When Pennsylvania couples split up after the age of 50, this is sometimes referred to as a “gray divorce.” While parents of older and adult children might assume that the divorce will have less impact on their kids than if they were younger, this is not always the case.
Older children who are still living at home may only have a year or two left there, but a split can still be traumatic for them, and parents will still need to work out issues around child custody and support. However, children do not have to be living with their parents to feel the impact of divorce. Whether they are in college or well-established in their adult lives, their parents’ divorce can still cause an enormous upheaval. It can change the tenor of vacations and holidays as well as major life events, such as graduations, birthdays and weddings.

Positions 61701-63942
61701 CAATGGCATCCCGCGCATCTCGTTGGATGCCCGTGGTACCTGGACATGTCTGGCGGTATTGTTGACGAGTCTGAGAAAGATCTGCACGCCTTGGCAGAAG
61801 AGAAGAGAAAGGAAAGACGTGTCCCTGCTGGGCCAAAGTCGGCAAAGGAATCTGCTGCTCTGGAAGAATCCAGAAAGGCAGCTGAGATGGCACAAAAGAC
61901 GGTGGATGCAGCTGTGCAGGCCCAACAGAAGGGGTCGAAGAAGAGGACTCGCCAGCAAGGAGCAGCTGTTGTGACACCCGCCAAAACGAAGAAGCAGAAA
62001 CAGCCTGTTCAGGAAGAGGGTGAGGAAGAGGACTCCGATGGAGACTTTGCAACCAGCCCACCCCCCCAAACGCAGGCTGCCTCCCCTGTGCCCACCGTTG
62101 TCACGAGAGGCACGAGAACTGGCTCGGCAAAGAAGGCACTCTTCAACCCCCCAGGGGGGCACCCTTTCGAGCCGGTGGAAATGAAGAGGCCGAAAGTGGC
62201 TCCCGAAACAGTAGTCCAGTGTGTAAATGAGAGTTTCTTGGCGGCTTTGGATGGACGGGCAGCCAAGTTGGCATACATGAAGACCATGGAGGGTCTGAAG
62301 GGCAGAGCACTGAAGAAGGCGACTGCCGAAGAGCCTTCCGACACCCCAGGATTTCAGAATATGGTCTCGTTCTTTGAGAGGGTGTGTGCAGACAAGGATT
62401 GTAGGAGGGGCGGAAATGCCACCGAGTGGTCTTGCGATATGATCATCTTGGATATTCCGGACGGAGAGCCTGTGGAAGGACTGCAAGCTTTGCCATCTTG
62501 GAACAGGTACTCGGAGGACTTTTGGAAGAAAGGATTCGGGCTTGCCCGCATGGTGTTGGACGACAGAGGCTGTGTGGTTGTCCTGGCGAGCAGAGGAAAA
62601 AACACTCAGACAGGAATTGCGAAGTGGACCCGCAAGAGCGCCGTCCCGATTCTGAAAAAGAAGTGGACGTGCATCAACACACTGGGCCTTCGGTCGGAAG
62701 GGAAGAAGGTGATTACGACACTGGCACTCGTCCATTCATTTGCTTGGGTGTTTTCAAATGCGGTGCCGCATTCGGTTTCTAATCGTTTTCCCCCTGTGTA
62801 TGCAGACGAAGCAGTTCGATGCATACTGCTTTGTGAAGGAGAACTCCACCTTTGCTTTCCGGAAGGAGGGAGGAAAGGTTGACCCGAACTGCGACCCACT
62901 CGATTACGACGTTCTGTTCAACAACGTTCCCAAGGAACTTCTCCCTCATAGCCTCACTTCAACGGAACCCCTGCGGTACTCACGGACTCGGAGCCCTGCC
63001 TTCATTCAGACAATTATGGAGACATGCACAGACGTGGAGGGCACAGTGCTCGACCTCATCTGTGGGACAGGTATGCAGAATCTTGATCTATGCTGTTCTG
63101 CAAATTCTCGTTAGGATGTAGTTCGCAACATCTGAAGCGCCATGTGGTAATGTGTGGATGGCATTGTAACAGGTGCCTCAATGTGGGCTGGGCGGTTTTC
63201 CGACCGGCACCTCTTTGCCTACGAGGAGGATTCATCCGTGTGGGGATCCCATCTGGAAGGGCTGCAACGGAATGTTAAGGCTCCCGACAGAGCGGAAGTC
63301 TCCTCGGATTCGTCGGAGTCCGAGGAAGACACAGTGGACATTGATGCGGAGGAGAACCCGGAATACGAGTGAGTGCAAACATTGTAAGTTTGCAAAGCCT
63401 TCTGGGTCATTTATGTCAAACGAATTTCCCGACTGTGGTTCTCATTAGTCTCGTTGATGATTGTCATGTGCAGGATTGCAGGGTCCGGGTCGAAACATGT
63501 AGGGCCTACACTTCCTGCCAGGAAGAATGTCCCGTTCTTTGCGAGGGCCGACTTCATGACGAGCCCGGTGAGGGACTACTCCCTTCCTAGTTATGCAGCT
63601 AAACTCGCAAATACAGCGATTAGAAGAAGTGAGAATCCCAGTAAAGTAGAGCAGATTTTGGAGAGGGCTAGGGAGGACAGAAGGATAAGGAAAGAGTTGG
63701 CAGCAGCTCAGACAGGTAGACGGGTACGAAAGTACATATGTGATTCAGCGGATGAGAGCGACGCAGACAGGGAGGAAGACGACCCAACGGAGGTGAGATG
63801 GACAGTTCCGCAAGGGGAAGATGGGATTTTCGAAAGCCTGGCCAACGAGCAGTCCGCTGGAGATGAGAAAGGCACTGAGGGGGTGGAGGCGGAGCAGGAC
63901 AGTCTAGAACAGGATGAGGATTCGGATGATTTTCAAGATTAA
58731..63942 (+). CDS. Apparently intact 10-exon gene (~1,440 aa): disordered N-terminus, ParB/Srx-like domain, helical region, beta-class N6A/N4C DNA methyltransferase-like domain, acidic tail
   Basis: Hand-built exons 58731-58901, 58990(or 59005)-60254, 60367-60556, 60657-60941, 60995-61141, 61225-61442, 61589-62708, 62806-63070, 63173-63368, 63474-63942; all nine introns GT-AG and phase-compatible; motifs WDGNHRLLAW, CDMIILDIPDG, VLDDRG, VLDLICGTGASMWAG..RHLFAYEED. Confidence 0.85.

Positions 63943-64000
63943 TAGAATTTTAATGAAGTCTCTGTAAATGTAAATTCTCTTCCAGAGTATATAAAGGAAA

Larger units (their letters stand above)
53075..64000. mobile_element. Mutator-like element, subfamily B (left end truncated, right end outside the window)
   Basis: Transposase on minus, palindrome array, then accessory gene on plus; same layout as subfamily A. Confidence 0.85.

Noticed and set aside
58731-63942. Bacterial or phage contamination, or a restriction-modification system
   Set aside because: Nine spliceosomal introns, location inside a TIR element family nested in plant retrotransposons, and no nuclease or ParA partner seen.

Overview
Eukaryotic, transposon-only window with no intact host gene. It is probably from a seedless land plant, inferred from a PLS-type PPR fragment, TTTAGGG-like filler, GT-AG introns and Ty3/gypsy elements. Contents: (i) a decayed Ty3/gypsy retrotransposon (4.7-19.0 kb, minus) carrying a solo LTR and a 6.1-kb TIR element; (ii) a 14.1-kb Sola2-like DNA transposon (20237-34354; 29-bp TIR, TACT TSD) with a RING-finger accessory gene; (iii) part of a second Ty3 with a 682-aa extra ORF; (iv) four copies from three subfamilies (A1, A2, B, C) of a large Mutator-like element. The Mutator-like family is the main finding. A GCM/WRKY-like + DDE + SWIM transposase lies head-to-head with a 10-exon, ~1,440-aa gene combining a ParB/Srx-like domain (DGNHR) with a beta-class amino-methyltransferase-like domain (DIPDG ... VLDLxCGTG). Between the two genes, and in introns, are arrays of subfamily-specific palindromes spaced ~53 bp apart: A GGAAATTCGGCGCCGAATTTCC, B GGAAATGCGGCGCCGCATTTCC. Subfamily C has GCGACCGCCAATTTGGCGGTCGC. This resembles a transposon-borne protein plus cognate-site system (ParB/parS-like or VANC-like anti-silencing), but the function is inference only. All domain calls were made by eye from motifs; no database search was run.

Needs of adult children
Parents who might have been more sensitive to the needs of their young children in a divorce may forget that they should focus on the needs of their adult children as well. When it comes to important events in the lives of their children, they need to set aside their differences just as they would in order to coparent young kids. In addition, even adults may need to hear that their parents still love them and will remain involved in their lives.
In some cases, a gray divorce can mean exiting a marriage that was unhappy for many years. Parents may be overwhelmed with elation that the marriage is finally over or bitterness that they stayed as long as they did, but they should not let this damage their relationship with their children no matter how old they are. For adult children, divorce can still represent a loss of family. When parents make an effort to be civil with one another at shared events and continue to maintain a relationship with adult children, the loss may become easier for the children to navigate.